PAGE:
2. ^ a b c d Simplified Sewerage Design Manual, Duncan Mara, Leeds University
  3. ^ *Gabrielle Watson: Good Sewers Cheap? Agency-Customer Interactions in Low-Cost Urban Sanitation in Brazil, The World Bank, 1995, p. 7
  4. ^ a b c Jose Carlos Melo: La ciudad y el saneamiento, 2007[permanent dead link]
  5. ^ WSP: IRC/WSP 2004: The El Alto Condominial Sewer Pilot Project in Bolivia Archived 2013-02-22 at, 2004
  6. ^ Building Partnerships for Development in Water and Sanitation,:The El Alto Condominial Sewer Pilot Project in Bolivia, 2000
  7. ^ Slide 10 UNICEF/Agua para todos 2005
  8. ^ UNICEF:The construction of low-cost sewerage systems in Tegucigalpa: A feasible solution for the urban poor?, 1997
  9. ^ Condominial Sewer Pilot Project in Johannesburg, South Africa[permanent dead link], 2002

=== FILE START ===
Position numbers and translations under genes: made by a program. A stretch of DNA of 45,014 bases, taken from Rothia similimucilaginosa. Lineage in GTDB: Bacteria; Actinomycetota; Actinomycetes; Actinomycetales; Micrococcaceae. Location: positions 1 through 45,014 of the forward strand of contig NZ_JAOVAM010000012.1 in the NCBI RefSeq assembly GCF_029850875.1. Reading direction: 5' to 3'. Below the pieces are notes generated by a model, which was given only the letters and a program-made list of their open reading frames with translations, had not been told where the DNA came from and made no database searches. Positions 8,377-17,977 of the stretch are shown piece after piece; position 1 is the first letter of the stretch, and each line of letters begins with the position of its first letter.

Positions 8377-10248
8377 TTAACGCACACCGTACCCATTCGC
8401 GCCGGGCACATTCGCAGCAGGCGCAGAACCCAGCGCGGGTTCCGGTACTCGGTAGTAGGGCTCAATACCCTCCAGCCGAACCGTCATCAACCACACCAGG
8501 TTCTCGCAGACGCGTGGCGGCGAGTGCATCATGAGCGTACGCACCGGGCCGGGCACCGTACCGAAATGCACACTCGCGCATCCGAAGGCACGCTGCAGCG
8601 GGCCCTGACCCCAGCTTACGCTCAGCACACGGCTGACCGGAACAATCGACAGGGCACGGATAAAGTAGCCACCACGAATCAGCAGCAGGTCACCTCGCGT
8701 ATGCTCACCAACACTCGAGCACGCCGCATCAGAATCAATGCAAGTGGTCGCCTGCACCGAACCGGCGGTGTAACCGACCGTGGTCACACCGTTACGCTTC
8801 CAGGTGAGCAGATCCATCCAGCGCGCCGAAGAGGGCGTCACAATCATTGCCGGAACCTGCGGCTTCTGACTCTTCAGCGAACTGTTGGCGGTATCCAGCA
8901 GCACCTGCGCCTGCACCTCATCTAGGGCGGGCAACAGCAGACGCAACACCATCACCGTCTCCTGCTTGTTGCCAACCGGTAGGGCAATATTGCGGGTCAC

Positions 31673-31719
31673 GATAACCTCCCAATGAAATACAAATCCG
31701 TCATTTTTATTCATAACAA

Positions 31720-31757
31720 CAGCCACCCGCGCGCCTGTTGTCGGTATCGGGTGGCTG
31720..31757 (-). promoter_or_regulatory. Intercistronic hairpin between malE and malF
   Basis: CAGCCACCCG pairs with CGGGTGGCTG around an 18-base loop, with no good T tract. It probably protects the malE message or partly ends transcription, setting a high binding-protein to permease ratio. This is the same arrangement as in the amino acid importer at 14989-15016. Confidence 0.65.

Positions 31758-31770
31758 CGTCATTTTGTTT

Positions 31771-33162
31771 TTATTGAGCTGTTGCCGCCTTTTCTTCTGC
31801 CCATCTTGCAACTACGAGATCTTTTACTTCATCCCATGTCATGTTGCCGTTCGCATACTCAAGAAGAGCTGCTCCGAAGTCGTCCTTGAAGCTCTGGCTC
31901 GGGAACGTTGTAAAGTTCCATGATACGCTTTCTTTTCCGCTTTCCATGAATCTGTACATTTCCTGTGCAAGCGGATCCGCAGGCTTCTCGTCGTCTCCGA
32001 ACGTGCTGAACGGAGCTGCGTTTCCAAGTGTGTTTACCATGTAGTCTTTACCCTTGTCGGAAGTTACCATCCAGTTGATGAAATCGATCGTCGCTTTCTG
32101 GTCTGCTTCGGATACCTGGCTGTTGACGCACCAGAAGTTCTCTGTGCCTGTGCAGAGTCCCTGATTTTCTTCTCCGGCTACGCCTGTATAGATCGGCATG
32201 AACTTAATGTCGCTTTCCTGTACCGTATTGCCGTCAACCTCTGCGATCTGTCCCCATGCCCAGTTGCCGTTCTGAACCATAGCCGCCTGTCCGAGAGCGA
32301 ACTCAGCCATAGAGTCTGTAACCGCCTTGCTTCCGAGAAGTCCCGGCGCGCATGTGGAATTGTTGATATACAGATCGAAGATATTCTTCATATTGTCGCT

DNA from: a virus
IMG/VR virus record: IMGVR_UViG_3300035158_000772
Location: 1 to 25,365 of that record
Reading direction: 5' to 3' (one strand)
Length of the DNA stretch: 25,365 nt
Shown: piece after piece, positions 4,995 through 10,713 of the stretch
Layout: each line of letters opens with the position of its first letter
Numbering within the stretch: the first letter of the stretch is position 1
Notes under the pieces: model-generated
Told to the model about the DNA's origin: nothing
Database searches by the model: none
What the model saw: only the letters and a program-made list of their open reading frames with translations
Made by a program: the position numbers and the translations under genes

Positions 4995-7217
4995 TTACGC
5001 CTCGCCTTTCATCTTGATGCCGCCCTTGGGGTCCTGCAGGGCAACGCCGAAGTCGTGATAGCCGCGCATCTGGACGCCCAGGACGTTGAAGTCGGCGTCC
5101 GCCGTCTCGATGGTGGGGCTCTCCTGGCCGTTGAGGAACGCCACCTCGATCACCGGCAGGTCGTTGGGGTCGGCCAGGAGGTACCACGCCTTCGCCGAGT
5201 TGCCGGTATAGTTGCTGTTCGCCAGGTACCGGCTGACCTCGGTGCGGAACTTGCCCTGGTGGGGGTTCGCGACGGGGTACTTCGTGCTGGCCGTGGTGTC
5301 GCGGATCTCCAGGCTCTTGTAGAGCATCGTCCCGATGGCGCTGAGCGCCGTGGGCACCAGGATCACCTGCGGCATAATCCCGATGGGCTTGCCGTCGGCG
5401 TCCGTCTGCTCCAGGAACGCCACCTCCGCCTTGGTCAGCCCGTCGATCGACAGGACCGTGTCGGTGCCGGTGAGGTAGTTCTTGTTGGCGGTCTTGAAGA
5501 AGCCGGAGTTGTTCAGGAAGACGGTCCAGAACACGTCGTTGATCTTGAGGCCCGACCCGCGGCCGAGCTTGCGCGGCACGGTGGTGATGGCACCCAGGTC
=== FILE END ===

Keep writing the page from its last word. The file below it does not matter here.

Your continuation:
10. ^ In Brazil this has apparently been done in 10% of the cases, according to a communication by Klaus Neder
  11. ^ Communication from Kevin Tayler
  12. ^ Communication by Kevin Tayler
  13. ^ Miguel Vargas-Ramírez and Teresa Cristina Lampoglia: Scaling-up using condominial technology, waterlines, Vol. 25, No. 2, October 2006, p. 11-13
  14. ^ Teresa Lampoglia of the World Bank-funded PAC project in Lima; communication by Martin Gauss, WSP
  15. ^ Roszler, MIT: Reasons for the failure of community participation in the maintenance of Brazilian condominial sewers
  16. ^ Gabrielle Watson: Good Sewers Cheap? Agency-Customer Interactions in Low-Cost Urban Sanitation in Brazil, The World Bank, 1995, p. 43-44
  17. ^ Neder and Nazareth:Condominial sewer systems for the Federal District of Brazil, 1983

External links

This page was last edited on 20 August 2019, at 00:40